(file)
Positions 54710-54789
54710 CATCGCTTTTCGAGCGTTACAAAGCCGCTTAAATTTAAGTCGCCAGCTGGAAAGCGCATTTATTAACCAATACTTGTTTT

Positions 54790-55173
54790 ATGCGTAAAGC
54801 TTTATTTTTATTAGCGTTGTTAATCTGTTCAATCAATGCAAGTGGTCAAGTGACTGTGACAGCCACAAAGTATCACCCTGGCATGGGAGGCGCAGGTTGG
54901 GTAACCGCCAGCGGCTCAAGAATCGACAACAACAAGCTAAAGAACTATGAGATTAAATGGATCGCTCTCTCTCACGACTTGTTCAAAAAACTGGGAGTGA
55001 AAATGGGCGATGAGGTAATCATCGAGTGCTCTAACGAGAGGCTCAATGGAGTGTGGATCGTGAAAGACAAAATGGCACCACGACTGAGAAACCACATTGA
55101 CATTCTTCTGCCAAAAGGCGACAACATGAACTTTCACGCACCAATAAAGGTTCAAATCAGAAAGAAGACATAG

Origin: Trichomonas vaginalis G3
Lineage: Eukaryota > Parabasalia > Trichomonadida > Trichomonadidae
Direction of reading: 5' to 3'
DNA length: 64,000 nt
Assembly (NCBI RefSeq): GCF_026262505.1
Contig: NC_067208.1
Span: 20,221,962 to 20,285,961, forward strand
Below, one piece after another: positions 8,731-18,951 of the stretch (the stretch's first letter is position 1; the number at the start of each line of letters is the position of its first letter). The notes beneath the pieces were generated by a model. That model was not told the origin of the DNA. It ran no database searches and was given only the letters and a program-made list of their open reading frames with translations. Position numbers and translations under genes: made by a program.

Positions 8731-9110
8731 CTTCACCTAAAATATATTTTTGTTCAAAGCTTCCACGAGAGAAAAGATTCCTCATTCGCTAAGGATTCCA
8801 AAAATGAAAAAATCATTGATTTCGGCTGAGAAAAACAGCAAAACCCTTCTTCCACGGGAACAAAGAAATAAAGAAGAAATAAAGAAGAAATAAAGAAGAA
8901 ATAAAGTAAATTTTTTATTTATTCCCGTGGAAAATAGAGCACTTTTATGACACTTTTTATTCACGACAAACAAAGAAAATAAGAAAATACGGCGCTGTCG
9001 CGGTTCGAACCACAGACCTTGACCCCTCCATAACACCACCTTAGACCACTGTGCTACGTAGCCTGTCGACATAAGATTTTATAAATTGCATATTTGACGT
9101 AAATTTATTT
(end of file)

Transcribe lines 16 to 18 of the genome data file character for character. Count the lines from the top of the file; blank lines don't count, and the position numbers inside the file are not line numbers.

Below, one piece after another: positions 8,731-18,951 of the stretch (the stretch's first letter is position 1; the number at the start of each line of letters is the position of its first letter). The notes beneath the pieces were generated by a model. That model was not told the origin of the DNA. It ran no database searches and was given only the letters and a program-made list of their open reading frames with translations. Position numbers and translations under genes: made by a program.

Positions 8731-9110
8731 CTTCACCTAAAATATATTTTTGTTCAAAGCTTCCACGAGAGAAAAGATTCCTCATTCGCTAAGGATTCCA